1. In the suit from which this second appeal has arisen, plaintiff sued to recover the office of hereditary Archaka in the temple of Sri Sarangapani in Kumba-konam, which he alleged he was entitled to, and to restrain the defendants from obstructing him in the discharge of his duties and in the enjoyment of the emoluments appertaining to his office and to obtain damages for his wrongful suspension from it by the trustees, which resulted in loss of emoluments to him. Defendants Nos, 1 to 5 were the trustees and the remaining defendants were the plaintiff's co-Archakas. The trustees denied plaintiff's claim to his Archakaship being hereditary, but the lower Courts have found as a fact that he is an hereditary Archaka and we must accept the finding in second appeal.
2. The suspension complained of, was by an order of the trustees, Exhibit O, made in September 1910 and served on the plaintiff, which stated on account of the imputations made in the petition concerning you received from the committee office as also in the 'Yatharthavachani' newspaper and the allegations made against you by various respectable persons, the trustees are greatly dissatisfied with you. Pending searching enquiry into a final disposal of the same you are suspended from your office. You shall, therefore, take notice that, even during the Murai of any other Archaka, you should not act as a substitute.' Subsequently in April 1911, when the 2nd respondent before us became a trustee he confirmed the order of suspension. No notice was given to, and no explanation was taken from, the plaintiff before the order was passed, The suit was filed in November 1911; it was admitted that no enquiry was held into the plaintiff's conduct and it is found that no real attempt to bold such an enquiry was ever made by the trustees. Though the order, in its inception, was one of temporary suspension pending enquiry, the trustees seem to have subsequently treated it as a final order of suspension till the plaintiff cleared his character in a Court of law against the newspaper. They say so in Exhibit II. The charge against the plaintiff was that be was leading an immoral life by frequenting a dancing girl's house and he was, therefore, unfit to perform the duties of an Archaka. The District Munsif, while holding that the allegations of actual immorality against the plaintiff had not been proved, found that he was seen in her company and that he had compromised his good name for purity by his conduct and that there was a widespread public opinion about his immorality. He, therefore, held that the order of suspension was a valid one and dismissed the plaintiff's suit.
3. The District Judge, on appeal, refused to go into the question of plaintiff's alleged immorality and held that, as the trustees had failed to make the intended enquiry within a reasonable time after the order of suspension was passed, their action in keeping plaintiff indefinitely out of office, without a definite finding after notice to him and proper enquiry that he was unfit to do the duties of that office, was wrongful and that they were, therefore, liable in damages. He gave a decree declaring that the plaintiff was an hereditary Archaka and that the order of suspension had ceased to be in force from the date of suit, and directed that the plaintiff be restored to his office and awarded damages to him at Rs. 250 a year from the date of plaint to the date of reinstatement. He directed defendants Nos. 1 and 5, who were parties to the order of suspension, to pay each 1/5th of the damages and costs personally and as the other trustee defendants were new trustees, he ordered the balance to be recovered from the trust funds.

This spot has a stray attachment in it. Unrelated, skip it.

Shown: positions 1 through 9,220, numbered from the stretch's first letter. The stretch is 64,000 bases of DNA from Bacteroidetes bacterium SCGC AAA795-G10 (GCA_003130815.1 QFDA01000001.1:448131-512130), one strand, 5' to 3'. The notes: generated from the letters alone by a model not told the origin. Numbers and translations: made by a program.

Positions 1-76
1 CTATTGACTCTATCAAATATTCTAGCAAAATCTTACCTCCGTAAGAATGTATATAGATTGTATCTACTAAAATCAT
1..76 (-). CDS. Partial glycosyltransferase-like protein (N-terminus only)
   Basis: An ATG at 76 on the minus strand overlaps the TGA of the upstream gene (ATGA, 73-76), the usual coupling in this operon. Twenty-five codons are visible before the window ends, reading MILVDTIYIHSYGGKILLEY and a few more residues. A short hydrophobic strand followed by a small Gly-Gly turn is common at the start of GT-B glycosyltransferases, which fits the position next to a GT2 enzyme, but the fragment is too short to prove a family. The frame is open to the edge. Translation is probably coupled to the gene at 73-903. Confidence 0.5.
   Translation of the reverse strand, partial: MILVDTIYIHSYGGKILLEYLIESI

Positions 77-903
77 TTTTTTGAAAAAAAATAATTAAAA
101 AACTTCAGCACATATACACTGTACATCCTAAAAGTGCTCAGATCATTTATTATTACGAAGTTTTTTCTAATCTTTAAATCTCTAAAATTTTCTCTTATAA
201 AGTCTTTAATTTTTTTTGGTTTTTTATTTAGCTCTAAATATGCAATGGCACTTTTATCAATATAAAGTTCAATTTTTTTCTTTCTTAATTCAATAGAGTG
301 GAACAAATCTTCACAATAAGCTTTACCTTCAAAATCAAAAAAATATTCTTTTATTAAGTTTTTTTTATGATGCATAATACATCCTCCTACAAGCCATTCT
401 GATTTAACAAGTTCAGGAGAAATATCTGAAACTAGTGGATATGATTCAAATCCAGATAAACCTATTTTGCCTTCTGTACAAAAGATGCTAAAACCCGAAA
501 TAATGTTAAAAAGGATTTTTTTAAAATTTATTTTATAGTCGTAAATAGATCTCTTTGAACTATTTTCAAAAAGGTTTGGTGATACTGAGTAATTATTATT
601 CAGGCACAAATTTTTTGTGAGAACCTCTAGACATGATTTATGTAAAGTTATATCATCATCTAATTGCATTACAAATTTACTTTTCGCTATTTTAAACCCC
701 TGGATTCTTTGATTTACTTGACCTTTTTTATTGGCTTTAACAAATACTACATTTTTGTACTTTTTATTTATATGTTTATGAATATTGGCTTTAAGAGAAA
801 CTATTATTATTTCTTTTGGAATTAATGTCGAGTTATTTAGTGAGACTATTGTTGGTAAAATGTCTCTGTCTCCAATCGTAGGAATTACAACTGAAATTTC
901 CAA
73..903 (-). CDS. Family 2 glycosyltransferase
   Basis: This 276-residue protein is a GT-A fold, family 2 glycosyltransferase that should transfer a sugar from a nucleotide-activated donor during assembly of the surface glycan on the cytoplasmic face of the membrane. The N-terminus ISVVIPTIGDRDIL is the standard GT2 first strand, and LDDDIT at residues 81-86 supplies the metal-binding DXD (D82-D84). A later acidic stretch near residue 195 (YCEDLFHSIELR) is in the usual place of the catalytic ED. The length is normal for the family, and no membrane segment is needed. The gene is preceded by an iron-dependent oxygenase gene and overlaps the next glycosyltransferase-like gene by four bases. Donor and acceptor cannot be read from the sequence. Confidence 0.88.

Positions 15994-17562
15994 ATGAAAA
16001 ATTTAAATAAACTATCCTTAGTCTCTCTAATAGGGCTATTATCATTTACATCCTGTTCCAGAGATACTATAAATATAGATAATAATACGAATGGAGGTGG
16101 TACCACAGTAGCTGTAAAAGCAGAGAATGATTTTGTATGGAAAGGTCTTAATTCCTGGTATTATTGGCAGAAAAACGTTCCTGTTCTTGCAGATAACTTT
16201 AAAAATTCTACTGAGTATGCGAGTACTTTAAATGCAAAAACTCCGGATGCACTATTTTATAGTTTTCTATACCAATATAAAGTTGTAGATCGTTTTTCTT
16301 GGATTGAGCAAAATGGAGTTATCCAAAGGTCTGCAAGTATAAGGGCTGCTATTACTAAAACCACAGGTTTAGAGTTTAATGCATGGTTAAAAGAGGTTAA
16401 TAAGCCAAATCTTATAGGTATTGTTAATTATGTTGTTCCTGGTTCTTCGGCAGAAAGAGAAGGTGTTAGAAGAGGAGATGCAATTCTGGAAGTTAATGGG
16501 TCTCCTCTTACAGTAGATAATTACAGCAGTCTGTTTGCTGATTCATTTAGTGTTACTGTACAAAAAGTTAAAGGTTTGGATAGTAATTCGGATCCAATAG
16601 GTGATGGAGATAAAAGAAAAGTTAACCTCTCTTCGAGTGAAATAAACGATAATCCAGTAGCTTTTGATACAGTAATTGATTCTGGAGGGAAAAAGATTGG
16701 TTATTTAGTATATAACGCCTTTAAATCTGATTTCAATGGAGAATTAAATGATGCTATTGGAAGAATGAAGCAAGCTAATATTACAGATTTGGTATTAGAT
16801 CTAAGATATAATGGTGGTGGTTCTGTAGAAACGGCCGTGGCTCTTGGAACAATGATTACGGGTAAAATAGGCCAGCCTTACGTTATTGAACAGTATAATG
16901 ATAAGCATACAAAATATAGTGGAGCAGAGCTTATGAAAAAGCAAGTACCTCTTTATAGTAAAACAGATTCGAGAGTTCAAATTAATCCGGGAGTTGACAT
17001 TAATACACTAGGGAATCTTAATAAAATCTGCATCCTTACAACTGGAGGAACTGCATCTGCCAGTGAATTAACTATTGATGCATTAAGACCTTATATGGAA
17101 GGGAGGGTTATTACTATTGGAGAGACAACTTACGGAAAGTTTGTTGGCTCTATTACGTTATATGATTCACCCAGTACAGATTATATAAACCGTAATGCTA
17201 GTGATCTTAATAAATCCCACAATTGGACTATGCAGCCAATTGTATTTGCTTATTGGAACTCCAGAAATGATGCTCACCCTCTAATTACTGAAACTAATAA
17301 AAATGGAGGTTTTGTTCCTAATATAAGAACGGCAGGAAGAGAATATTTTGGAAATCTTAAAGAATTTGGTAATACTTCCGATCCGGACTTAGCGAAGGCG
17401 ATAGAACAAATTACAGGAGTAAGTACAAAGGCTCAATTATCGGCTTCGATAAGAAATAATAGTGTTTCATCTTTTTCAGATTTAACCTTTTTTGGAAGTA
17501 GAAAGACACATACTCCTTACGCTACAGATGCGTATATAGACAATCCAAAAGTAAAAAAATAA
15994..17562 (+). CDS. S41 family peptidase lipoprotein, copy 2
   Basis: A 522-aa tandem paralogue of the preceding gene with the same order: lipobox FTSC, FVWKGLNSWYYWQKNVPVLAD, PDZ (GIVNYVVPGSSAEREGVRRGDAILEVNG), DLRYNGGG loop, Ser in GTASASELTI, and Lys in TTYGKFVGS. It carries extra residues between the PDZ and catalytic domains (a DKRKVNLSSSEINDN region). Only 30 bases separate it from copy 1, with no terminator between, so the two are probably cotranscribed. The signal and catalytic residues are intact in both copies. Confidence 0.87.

4. The second appeal to us has been filed only against that portion of the decree which is against the temple, the trustees against whom personal decrees were passed not appealing. The main question argued before us was that the learned Judge should have given a finding on the question of plaintiff's immorality, because it was contended that, if the immorality alleged was established, the order of suspension should be held to be valid and in force at the date of suit, whether viewed as one pending enquiry or as one passed by way of punishment for misconduct, any want of notice or of proper enquiry being immaterial. Reliance was placed for this contention on Seshadri Aiyangar v. Ranga Bhattar 10 Ind. Cas. 548 ; 35 M.k 631 ; 21 M.L.J. 580 ; 10 M.L.T. 14.
5. Before, however, considering this argument it may be mentioned that it has not been contended before us that the alleged immorality, if proved, would not amount to misconduct, justifying the suspension of an hereditary Archaka by the trustees. Though an hereditary Archaka does not hold office at the will and pleasure of the trustees, it was conceded that he might be removed or suspended from office by them for proved misconduct. We need not, therefore, consider these questions for the disposal of this second appeal.
6. The case in Seshadri Aiyangar v. Banga Bhattar 10 Ind. Cas. 548 ; 35 M.p 631 ; 21 M.L.J. 580 ; 10 M.L.T. 14 was, no doubt, one where an Archaka had been suspended by the trustees pending enquiry into his conduct without previous notice; but before suit the intended enquiry had been held and the offence charged had been found to be proved and apparently the ad interim suspension order pending enquiry had been terminated and replaced by an order after enquiry. That ruling is, no doubt, an authority for the contention that previous notice and enquiry are not essential to validate an order of suspension pending enquiry, if it is subsequently found that the charge alleged was well founded. It is not necessary to consider whether this ruling should be followed, though it maybe remarked that some of the observations in it do not seem to be quite in consonance with the views expressed by the learned Chief Justice in Thiruvambala Desikar v. Chinna Pandaram 34 Ind. Cas. 67 ; 40 M.p 177 ; 30 M.L.J. 274 ; (1916) 2 M.W.N. 43 ; 4 L.W.306 and in Venkata Narayana Fillai v. Ponvswami Nadar 43 Ind. Cas. 205 ; 41 M.p 357 ; 30 M.L.J. 660 ; (1917) M.W.N. 839 ; 22 M.L.T. 454 ; 7 L.W. 85. The objection raised in the present case to the validity of the suspension order has reference not so much to its inception as to its continuance beyond a reasonable time without a proper enquiry. Even if the trustees be held to have the power to pass an ad interim order of suspension without notice, it seems to me that such power should not be exercised except in cases of urgency where, from the nature of the misconduct alleged and other circumstances, immediate suspension from office becomes a necessity to safeguard the interests of the institution. There was hardly any such urgency in the present case. But even if the order was a good one when it was first passed, I am fully in agreement with the District Judge in thinking that it should not have been continued in force for a longer period than was reasonably necessary. There can be no doubt in the present case that the period which elapsed after the date of the order and before the date of the suit, viz., about 14 months, was an unduly long period and I accept the Judge's view that there was unreasonable delay and that the order as an interim order ceased to be valid before the date of suit.